Infinite Avenues for an Improved You
04 Mar 2016
Cosmetic surgery procedures have increased significantly in recent years, due to new technology with non-invasive procedures and much shorter recovery times
By SYBIL FIX
If you haven’t stopped to notice all the things that are morphing in your body as you age — and most likely, in this culture, you have — visit the website of prominent plastic surgeons in town and you will find menus for nearly every body part that you had not even realized is drooping or bulging or otherwise behaving in a less-than-proper way.
The good news is that there are increasingly more and easier ways of fixing it all, in many cases with non-invasive or minimally invasive procedures, and the ease of the treatments and the shorter recovery times are making cosmetic surgery ever-popular — nearly mundane even —luring by the thousands those seeking a better physical self.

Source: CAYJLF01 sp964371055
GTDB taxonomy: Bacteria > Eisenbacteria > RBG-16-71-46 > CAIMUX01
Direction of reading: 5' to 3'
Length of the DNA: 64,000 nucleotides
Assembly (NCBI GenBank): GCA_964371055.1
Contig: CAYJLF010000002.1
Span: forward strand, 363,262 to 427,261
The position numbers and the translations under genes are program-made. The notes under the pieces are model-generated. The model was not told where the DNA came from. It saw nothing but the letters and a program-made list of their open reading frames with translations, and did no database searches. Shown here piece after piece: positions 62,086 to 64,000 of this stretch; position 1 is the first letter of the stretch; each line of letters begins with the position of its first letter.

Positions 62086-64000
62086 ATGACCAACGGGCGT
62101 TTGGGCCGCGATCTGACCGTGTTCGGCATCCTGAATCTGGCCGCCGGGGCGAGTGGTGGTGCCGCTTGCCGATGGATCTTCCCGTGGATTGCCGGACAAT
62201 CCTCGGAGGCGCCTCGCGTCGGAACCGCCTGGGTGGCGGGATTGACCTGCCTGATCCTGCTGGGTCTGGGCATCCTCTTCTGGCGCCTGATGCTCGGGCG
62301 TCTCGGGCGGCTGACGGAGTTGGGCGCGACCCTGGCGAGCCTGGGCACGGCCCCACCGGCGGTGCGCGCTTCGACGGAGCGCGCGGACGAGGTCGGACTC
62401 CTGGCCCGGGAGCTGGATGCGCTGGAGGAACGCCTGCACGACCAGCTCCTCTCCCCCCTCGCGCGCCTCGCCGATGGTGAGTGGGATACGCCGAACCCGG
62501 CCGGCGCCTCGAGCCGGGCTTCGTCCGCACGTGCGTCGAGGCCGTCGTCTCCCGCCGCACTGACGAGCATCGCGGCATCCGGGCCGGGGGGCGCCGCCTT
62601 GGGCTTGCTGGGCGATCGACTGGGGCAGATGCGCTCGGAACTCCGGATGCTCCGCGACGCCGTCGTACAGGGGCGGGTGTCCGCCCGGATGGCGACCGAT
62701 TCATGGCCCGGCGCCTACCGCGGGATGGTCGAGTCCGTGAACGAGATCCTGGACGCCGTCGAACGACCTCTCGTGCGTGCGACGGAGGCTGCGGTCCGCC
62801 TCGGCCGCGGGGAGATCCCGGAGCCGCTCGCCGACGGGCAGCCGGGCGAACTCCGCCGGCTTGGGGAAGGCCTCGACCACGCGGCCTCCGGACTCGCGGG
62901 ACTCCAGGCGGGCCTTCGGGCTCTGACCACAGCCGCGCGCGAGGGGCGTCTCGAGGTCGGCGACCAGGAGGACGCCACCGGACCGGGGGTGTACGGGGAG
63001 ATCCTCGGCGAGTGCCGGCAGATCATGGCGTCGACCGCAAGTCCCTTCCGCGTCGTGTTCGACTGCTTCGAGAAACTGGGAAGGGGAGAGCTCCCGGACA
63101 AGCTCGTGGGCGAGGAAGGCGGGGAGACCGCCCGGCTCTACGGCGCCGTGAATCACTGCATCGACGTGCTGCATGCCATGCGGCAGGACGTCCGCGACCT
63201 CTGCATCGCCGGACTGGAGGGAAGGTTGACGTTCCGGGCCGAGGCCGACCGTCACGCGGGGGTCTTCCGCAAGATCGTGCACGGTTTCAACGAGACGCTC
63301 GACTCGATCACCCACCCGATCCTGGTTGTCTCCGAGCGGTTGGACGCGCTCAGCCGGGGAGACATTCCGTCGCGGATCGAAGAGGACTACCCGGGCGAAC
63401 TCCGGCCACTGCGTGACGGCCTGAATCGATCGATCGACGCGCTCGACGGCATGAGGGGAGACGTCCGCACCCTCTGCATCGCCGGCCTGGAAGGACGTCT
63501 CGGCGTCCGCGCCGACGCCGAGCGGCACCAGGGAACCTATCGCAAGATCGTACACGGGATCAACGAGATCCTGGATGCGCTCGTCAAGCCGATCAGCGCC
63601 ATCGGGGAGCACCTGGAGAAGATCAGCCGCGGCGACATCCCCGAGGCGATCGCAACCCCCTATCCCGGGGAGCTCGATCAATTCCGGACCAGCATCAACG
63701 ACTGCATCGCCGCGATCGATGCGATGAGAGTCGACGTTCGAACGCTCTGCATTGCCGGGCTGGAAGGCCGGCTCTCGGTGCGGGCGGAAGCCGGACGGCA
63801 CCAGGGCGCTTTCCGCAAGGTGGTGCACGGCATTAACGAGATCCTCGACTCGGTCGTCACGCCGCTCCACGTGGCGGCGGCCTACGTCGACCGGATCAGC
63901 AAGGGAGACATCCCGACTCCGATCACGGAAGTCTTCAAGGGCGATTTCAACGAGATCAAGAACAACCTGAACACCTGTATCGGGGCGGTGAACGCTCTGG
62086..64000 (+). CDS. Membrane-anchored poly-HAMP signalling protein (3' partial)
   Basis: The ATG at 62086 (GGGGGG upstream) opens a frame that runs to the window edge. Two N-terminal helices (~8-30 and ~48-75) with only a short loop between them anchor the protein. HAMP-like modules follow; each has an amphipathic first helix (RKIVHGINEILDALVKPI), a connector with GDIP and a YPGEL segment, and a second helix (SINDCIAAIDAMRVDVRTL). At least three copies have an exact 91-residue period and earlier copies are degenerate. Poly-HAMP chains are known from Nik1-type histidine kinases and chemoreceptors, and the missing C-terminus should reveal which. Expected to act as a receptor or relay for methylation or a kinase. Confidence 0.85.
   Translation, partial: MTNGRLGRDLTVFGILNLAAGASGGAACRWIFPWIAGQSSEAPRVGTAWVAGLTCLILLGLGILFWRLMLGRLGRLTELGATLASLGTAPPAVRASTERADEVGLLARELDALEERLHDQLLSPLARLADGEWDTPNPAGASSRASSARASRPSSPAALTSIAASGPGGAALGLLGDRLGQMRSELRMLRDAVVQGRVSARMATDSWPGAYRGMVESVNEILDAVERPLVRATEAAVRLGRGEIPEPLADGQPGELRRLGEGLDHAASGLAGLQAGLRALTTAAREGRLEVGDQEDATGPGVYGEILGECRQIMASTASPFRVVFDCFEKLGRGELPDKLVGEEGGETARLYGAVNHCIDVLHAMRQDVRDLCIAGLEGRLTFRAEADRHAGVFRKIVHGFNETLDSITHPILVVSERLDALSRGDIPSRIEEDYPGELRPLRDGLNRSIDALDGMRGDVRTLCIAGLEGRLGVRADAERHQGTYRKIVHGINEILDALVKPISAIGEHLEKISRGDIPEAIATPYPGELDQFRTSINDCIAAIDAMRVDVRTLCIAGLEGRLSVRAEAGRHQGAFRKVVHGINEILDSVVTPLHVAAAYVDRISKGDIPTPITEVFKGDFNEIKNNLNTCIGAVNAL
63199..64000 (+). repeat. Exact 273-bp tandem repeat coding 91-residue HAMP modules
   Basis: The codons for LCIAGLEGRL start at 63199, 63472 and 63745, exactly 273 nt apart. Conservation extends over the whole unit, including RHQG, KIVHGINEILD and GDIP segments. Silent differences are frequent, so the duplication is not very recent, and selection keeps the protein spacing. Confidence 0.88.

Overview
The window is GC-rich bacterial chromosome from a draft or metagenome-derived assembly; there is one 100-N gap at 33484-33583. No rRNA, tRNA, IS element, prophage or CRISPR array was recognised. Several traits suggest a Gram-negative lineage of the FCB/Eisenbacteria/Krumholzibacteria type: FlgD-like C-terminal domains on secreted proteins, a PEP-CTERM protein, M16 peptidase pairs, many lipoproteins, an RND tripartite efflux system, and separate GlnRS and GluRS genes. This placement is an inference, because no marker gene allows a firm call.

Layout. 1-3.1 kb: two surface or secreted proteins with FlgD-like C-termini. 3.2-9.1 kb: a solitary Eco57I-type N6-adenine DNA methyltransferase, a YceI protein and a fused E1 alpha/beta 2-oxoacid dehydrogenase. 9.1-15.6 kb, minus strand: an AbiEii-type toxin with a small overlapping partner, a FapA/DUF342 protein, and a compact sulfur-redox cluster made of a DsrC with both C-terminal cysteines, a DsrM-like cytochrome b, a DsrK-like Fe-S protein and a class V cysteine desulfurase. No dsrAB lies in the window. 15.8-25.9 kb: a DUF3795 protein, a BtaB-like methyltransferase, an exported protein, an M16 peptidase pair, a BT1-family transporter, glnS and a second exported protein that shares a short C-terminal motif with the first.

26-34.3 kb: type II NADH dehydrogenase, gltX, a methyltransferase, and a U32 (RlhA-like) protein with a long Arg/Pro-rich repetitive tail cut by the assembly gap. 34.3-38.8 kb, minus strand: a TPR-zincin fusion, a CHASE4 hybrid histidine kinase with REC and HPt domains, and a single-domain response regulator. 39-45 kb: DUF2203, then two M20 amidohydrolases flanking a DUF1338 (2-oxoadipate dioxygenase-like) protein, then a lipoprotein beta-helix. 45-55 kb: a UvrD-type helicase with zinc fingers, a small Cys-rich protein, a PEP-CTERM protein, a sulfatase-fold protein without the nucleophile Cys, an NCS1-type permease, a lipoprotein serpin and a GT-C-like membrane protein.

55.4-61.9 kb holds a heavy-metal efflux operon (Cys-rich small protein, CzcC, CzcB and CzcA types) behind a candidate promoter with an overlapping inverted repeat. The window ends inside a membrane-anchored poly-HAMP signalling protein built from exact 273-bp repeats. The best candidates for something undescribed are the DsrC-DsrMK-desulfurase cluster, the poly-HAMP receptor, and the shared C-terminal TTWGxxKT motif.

“It’s more accessible, in some cases more affordable, but mostly it’s the shorter recovery times that fit people’s lifestyle,” said plastic surgeon Dr. Rodney Young, principal of Palmetto Plastic Surgery and a faculty member at the Medical University of South Carolina. “Often the decision to have surgery or not is just the recovery time ... and, for some people, having to face the public.”
Or course, revealing that one has sought help to improve one’s appearance is a matter of personal choice. Some people tell the world; others are very reserved. Regardless, technology is helping make the question moot by offering procedures that are less invasive, quicker, and quicker to recover from.
“It’s really, really exciting that we can do so much non-invasively,” said Michele Hensel, manager of Lowcountry Plastic Surgery in Mount Pleasant, where her husband, Dr. Jack Hensel, is the plastic surgeon. She also owns Lowcountry Beauty and Wellness Spa.
Besides, she said, a year ago at bridal shows and other fairs people would see a cosmetic surgery booth and turn the other way. “Now people stop and come over,” she said. “It’s not as taboo as it was.”